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Not-so classic Christmas films

Written by Amber Hickman

Now, I love Miracle on 34th Street and Home Alone as much as the next person, but I can’t help feeling like I have watched the same old holiday films a few too many times. Thankfully, there are some amazing Christmas films out there that are usually forgotten about on the lists of ‘Christmas Classics’ that inevitably emerge every year, which is why I have made my own list of all the films that either bring something refreshing to the Christmas genre or are just not talked about much at all.

And no, Die Hard isn’t on here.

  • Klaus (Sergio Pablos, 2019) [Netflix]

I’m starting this list with a film that has very quickly become my favourite Christmas film. The film tells the story of a selfish postman named Jesper, who is sent to work in an isolated snowy town devoid of joy and filled with hate. It is then by accident that he ends up creating the first Christmas; with the help of the mysterious toymaker in the woods. The film has a gorgeous 3D-style 2D animation, and music that still leaves me choked up when I hear it now. If you have access to Netflix this year, this is the film to see.

  • Rise of the Guardians (Peter Ramsey, 2012) [Netflix] [Now TV] [Amazon (to rent/buy)

This is a film you’ve probably heard of already, however; it is also a film I never see or hear about at Christmas. Although the actual Christmas holiday only makes up a small portion of the plot, and we have characters such as the Easter Bunny, the Tooth Fairy, and so on as a part of the ensemble cast, I think that the inclusion of Jack Frost and Santa Claus alone qualify this film as a perfect festive feature.

(plus, younger me definitely had a thing for Jack Frost, so maybe I am a little biased)

  • The Christmas Chronicles [Netflix]

This is another one of Netflix’s recent Christmas films, and whilst the narrative is somewhat predictable, the characters and the message it shares are truly heart-warming. The story follows Kate, and her delinquent older brother Teddy, who ends up trying to catch Santa on camera on Christmas Eve. However, things quickly get out of hand, and Kate and Teddy must team up with Santa to save Christmas in time. Featuring a reindeer-car chase and Santa Claus’ very own musical number/jailbreak, the film brings a whole load of new fun to Christmas. And with the sequel film having only been released a few weeks ago, why not make it a marathon!

  • Happiest Season (Clea DuVall, 2020) [Rent or Buy online only]

This is the most recent film on this list and one that is proclaimed as being the first gay Christmas movie released by a major studio! The film stars Kristen Stewart as Abby, a young woman who plans to propose to her girlfriend while at her family’s annual holiday party but is stopped by her discovery that her partner has not yet come out to her conservative parents. It’s a fun film that absolutely makes a nice change from the standard heterosexual-hallmark classics.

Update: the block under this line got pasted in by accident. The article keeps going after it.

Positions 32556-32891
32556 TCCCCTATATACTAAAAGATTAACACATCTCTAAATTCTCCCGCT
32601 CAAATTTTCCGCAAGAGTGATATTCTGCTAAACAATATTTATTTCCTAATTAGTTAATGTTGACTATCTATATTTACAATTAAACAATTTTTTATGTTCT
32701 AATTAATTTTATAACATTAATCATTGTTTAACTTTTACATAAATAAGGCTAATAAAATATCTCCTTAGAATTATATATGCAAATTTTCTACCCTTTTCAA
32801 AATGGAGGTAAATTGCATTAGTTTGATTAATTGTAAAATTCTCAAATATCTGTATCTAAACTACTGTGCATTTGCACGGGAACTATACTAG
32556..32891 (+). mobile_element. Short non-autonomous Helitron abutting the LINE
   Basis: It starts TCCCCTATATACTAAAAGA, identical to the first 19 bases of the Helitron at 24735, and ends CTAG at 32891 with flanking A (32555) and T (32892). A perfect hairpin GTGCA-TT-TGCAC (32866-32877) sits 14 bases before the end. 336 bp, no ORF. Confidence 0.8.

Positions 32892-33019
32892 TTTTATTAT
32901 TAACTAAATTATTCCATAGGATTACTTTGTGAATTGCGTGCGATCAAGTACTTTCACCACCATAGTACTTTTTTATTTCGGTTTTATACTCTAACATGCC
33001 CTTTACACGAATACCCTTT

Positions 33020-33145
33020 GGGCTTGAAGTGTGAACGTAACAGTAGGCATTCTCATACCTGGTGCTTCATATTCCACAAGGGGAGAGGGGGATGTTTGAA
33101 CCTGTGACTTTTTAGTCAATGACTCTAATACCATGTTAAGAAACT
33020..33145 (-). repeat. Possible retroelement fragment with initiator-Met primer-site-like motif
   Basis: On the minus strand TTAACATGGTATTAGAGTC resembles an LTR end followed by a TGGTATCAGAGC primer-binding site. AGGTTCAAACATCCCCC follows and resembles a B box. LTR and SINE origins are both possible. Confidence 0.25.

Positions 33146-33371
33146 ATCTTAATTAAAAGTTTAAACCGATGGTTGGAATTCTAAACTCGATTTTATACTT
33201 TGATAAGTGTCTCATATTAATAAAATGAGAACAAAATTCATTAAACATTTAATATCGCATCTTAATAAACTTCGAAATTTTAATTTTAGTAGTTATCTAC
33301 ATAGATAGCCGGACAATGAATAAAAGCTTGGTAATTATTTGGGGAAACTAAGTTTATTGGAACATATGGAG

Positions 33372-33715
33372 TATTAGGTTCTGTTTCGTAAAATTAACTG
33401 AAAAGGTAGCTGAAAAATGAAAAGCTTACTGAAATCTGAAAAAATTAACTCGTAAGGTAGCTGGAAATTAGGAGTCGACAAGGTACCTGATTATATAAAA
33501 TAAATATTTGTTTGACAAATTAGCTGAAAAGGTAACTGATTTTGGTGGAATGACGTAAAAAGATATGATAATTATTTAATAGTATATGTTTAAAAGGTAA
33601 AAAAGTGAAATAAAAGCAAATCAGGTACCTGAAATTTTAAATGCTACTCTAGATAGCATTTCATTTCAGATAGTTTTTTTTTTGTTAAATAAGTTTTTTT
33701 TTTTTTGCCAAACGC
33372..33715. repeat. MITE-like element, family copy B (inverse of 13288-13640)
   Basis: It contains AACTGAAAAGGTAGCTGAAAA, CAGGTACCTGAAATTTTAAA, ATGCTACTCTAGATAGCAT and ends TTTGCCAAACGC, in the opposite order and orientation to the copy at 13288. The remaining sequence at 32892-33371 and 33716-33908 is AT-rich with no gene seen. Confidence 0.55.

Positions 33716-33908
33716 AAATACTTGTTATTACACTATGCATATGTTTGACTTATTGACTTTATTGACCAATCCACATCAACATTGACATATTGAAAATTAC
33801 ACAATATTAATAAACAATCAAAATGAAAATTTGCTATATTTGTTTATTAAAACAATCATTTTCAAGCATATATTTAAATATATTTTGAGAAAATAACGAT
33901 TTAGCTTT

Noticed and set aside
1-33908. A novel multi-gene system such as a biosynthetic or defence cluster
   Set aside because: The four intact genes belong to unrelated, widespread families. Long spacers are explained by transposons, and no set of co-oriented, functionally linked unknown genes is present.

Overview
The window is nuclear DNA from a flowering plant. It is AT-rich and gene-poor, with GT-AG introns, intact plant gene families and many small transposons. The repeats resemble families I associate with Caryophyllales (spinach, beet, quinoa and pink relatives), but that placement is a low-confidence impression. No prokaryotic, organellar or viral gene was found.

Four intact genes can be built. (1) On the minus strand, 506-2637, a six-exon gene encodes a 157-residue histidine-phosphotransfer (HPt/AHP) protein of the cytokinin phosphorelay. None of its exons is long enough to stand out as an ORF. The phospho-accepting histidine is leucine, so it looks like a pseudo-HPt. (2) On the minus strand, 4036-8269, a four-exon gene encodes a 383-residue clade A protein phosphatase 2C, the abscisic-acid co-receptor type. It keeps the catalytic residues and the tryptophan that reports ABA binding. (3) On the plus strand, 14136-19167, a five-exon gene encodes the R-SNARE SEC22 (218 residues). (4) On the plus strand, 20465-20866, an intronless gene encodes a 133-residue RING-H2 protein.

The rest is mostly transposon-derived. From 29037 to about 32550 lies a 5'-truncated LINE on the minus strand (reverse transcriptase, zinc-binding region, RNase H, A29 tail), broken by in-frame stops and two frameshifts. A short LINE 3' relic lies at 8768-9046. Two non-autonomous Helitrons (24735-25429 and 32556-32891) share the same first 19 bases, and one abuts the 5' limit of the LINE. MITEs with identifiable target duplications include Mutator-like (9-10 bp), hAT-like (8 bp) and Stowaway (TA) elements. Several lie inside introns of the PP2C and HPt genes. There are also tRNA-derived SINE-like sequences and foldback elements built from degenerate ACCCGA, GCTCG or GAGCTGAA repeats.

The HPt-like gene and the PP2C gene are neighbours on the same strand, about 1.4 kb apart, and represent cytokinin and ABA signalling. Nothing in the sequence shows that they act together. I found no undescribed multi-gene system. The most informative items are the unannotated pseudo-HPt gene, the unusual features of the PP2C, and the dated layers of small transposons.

• Jingle Jangle: A Christmas Journey (David E. Talbert, 2020) [Netflix]

Unfortunately, it is common for many Christmas films to feature very white casts, which is why I think this film is so important in its inclusion of a whole group of audience members who also wish to feel a part of the magic of Christmas. It is a musical and tells the story of toymaker and inventor, Jeronicus Jangle, who’s most prized creation is stolen by his apprentice. It is then up to his equally inventive granddaughter to heal old wounds and bring back the magic of creation to Christmas. The incredible soundtrack and beautiful visuals make this film one to not miss this year.

  • Nativity (Debbie Isitt, 2009) [Netflix] [Amazon Prime]

Okay hear me out, I know that this isn’t an uncommon Christmas film, but I do think that it isn’t appreciated nearly enough. What more could you want than some British humour and primary-school nostalgia with an incredible soundtrack on top? Seriously, when I watch this film I can’t get ‘sparkle and shine’ out of my head for weeks. And with four films in the series, they make a perfect Christmas marathon (even if the first one will always be the best one).

  • Gremlins (Joe Dante, 1984) [Now TV] [Amazon (to rent/buy)]

I’m finishing off this list with a film that is very, very, different from the festive, fun, features I’ve included previously, and that’s Gremlins! I feel like it is often a forgotten fact that the whole film is set around Christmas, with the main character Billy receiving a Mogwai (Gizmo) as a gift. One thing leads to another and soon a whole army of Gizmo spawn, known as Gremlins, cause chaos around the town throughout Christmas eve. The film is a dark comedy with a touch of festivity and should be appreciated more than it currently is in the holiday period.


Amber Hickman is a third-year Film and English student. You can keep up to date with her attempts of being a writer as well as general ramblings on her Twitter: @ambmarie_

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